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Syrian Conflict Continues Violent Spillover Into Lebanon

A massive car bomb explosion in one of Hezbollah's Beirut strongholds left dozens of people wounded. It's the latest and deadliest response to the militant group's moves to support the embattled Syrian government's battle against rebel forces.
NPR

Despite Scandal, Wall Street Lines Up To Bid For LIBOR

LIBOR — the London interbank offered rate — is being sold. How can an interest rate be sold? Well, like anything that is a brand name, LIBOR has value, even if that value has been undermined in recent years by scandal. The NYSE Euronext will acquire LIBOR from the British Bankers' Association. Terms of the deal have not been disclosed.
NPR

A Coup Or Not? Semantics Could Affect Us Aid To Egypt

Was the change in Egypt's government a coup or not? For members of Congress, the difference is more than a question of semantics. U.S. law requires that aid be cut off to a country that undergoes a military coup — which, if it were to happen in the case of Egypt, would bring on dramatic consequences.
NPR

Sen. Levin: U.S. Aid To Egypt Should Be Suspended

Robert Siegel talks to Sen. Carl Levin, chairman of the Senate Armed Services Committee, about suspending U.S. aid to Egypt.
NPR

A Coup Or Not In Egypt? $1.5 Billion In U.S. Aid At Stake

Egypt is a leading recipient of U.S. aid, but U.S. law forbids such assistance following a military coup. The Obama administration has declined to take a position, but some key U.S. lawmakers are demanding a suspension of aid, most of which goes to the military.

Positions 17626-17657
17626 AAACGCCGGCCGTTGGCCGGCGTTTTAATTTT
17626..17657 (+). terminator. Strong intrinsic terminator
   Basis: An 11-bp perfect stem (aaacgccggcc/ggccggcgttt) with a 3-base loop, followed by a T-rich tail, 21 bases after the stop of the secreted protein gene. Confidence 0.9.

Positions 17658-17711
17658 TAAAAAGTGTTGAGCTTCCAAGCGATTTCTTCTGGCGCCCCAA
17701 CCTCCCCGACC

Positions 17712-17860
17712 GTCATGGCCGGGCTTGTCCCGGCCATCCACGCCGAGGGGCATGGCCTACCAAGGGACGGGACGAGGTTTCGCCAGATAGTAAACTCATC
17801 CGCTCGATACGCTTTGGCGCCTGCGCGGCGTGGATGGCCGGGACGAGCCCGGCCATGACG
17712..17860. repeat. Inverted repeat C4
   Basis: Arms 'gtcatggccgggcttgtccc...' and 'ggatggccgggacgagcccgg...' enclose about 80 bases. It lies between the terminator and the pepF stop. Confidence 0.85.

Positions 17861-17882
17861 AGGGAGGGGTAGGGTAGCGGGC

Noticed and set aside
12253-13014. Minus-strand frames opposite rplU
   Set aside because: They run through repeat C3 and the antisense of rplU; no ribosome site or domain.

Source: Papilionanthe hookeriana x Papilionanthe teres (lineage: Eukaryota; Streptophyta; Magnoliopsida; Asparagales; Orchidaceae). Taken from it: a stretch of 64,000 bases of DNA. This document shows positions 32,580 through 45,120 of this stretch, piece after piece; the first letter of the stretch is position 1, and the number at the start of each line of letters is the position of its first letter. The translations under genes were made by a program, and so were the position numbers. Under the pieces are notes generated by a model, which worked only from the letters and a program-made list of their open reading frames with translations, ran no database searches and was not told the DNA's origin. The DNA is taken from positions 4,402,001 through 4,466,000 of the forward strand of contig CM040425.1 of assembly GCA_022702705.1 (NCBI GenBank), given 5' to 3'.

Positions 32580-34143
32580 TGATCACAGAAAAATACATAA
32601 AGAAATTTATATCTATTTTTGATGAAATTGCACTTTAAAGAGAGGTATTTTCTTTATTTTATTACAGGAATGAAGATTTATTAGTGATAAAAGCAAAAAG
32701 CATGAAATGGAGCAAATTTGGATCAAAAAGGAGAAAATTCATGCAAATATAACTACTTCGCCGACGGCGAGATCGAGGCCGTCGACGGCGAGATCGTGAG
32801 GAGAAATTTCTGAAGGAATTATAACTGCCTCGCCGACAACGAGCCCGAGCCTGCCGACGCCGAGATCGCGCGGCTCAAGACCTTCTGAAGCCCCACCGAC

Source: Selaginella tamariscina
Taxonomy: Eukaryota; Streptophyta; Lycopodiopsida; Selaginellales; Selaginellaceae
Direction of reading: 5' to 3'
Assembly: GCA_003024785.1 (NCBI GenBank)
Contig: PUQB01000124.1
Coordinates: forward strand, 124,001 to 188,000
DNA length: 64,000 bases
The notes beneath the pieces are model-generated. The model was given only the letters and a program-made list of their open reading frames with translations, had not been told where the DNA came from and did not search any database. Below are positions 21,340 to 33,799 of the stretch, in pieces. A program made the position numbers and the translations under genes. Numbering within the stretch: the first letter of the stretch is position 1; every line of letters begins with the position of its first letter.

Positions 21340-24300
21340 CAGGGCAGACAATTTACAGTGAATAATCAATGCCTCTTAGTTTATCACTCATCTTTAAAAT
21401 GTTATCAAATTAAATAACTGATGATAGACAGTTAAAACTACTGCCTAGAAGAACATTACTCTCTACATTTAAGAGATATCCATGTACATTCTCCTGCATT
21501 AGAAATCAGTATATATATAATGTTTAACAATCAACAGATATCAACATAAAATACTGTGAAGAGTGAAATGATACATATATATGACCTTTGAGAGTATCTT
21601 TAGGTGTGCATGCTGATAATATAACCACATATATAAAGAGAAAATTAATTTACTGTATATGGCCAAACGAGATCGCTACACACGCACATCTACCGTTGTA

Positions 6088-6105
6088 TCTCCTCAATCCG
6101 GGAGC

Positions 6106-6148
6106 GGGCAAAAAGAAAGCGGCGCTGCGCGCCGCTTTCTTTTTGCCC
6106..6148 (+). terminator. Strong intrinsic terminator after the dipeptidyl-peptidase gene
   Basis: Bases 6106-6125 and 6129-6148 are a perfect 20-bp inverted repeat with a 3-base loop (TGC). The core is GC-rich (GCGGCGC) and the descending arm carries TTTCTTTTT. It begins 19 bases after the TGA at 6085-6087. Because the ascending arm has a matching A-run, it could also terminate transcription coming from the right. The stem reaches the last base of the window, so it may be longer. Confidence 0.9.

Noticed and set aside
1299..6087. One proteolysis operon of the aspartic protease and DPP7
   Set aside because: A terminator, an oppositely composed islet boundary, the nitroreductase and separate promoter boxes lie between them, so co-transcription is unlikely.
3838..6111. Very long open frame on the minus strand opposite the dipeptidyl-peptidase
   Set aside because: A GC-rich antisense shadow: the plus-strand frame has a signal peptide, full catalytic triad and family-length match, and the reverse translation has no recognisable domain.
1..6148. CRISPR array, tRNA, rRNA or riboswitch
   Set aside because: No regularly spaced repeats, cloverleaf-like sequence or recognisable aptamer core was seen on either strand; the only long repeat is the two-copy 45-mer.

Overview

NPR

'Sputnik' Orbits A Russian City, Finding And Healing Tuberculosis

One Siberian city is tackling the problem of drug-resistant tuberculosis with a health program affectionately named for an earlier Russian innovation. In the modern Sputnik program, teams of nurses travel around the sprawling city of Tomsk, finding and treating the TB patients who are the hardest to reach.
NPR

Mr. Darcy Statue Emerges From Hyde Park's Serpentine Lake

The 12-foot statue embodies the character played by Colin Firth in the BBC adaption of Pride and Prejudice. Brits recently ranked his spontaneous swim the most memorable TV drama moment.
NPR

Drugs, Chaos And Violence Darken Mexico's 'Midnight'

Journalist Alfredo Corchado covers Mexico for the Dallas Morning News. His new book, Midnight In Mexico, is part memoir and part recent history of the upheaval in the country. He talks to Fresh Air about the power of the cartels, the rampant corruption and the hopes for the future of Mexico.
NPR

In Protest, German Activists Light Up U.S. Embassy

With a reference to the East German Stasi, the guerrilla art project used the Berlin Embassy to object to the U.S. surveillance programs.
NPR

A New Start For Egypt?

The ouster of Egypt's president has created a serious crisis for the nation and its people. Host Michel Martin talks with Heba Gamal, an Egyptian who left the U.S. for Cairo to protest in Tahrir Square, and Abderrahim Foukara of Al-Jazeera, about what's next for the country.

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